By Dr. David Zitner (AIMS Senior Health Policy Fellow)
Most businesses encourage clients to electronically access their own information because consumers value the efficiency and convenience of electronic access.
Unfortunately, the Nova Scotia Department of Health (DOH) has a different idea. They have been a successful barrier preventing most Nova Scotians from retrieving and using their own health information. Few Nova Scotians have access to their own health records or timely, unimpeded, access to the results of recent tests. Most Nova Scotians cannot communicate with doctors by phone or e-mail.
The DOH claims they want to simplify care by encouraging people to participate in their own care and have access to their own information. However, only a select few Nova Scotians, privileged by DOH policies, can call and speak to doctors over the telephone and can access their own health information.
The Department of Health unashamedly reports that after 8 years of effort, and at huge financial expense, only a tiny and select group of 30,000 patients cared for by 300 doctors have routine access to a health information portal. The remaining 97% of Nova Scotians are in the second tier for health care, without access to a personal health information portal or the ability to speak over the phone with their own doctors (if they have one).
MyHealthNS, using McKesson’s Relay Health, has been an ongoing effort by the Nova Scotia Department of Health aiming to give all Nova Scotians access to some of their own health information. Unfortunately, it made a simple goal complicated and became a barrier to Nova Scotia innovation. Not surprisingly McKesson Canada is withdrawing from this failing venture.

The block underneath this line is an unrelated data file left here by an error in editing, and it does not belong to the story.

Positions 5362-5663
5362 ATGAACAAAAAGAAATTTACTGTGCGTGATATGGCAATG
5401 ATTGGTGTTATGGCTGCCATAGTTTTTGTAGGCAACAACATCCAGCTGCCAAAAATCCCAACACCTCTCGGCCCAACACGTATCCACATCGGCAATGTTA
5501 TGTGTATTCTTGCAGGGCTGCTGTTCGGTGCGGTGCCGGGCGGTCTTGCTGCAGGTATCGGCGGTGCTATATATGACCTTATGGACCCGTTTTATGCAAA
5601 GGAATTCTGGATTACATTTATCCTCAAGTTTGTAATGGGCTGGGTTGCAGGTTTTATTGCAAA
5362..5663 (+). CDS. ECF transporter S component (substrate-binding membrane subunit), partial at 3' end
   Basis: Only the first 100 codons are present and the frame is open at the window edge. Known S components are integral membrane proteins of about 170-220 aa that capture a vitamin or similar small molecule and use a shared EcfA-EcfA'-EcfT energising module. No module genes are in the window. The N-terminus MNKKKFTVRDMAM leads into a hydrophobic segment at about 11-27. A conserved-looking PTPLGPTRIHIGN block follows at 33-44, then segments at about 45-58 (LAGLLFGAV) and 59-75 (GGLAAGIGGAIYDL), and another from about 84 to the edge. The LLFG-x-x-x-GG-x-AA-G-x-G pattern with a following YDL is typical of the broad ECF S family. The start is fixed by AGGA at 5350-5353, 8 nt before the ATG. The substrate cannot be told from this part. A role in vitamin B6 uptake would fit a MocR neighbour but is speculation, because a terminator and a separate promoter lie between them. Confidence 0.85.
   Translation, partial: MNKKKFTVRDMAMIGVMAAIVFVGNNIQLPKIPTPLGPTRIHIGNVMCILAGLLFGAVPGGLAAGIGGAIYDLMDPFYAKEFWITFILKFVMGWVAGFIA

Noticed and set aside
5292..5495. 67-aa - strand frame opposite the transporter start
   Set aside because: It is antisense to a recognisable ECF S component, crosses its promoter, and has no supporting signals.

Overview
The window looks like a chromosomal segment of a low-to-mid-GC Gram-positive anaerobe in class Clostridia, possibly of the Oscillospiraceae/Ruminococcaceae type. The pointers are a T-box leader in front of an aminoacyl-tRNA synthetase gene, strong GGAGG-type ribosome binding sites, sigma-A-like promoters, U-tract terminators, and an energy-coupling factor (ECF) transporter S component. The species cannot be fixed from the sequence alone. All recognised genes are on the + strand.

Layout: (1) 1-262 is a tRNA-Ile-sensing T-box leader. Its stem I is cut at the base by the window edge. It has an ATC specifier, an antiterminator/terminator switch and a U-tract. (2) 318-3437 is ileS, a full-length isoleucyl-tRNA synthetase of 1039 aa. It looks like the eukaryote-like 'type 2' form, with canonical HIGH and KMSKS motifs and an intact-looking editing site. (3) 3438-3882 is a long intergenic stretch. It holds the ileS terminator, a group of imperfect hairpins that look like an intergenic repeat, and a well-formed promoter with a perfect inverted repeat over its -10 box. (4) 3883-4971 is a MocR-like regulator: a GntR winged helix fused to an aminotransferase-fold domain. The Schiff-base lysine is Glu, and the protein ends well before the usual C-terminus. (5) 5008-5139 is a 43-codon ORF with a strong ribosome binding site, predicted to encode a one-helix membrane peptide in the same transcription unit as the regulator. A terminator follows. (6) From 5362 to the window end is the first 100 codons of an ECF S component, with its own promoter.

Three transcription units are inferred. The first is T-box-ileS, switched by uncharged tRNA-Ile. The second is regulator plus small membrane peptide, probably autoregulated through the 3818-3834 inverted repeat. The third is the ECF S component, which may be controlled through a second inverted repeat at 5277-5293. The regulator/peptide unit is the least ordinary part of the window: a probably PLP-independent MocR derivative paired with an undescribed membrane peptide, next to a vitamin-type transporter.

In the interest of putting most Nova Scotians at a similar disadvantage the Department of Health does not allow anyone, including doctors and nurses, to retrieve their own laboratory results or other health information from any system other than the cumbersome and doomed Relay Health system approved by the DOH.
Nevertheless, despite inadequate compensation for electronic communication, a few doctors continue to encourage and support patients who want to use ordinary e-mail for their communications.
In the normal world forwarding an e-mail is easy. The initial recipient of an e-mail report merely forwards the information to another recipient. In the case of health information, the doctor can forward laboratory reports or advice using any e-mail system acceptable to the doctor and patient. Many patients prefer to take the risk of insecure communication using common e-mail systems to gain safer and more efficient care. They prefer their usual e-mail systems partly because health department systems regularly report privacy breaches.
Sadly, the Relay Health project interfered with existing projects, including ones by the Cooperative Council, that were designed to accomplish similar goals and at no cost to government or patients.
One electronic health record vendor, whose product was used by many Nova Scotia physicians reported that the Department of Health would not allow them to put patient’s e-mail addresses in doctors’ patient record systems. The DOH insisted that clinicians only provide patients with access through the cumbersome Relay Health system.
Rather than taking 5 or 10 seconds to forward a report with a brief comment, the Department of Health demanded that doctors take substantially more time to use Relay Health.
Think about it. Every year some people are harmed, including death, because a lab report was ignored, mishandled, or lost. When patients have access to their own laboratory reports they have the power to be active participants in their own care and prevent the consequences of lost reports. There are no rational reasons for the NS Department of Health to continue to act as a barrier to easy communication between doctors and their patients.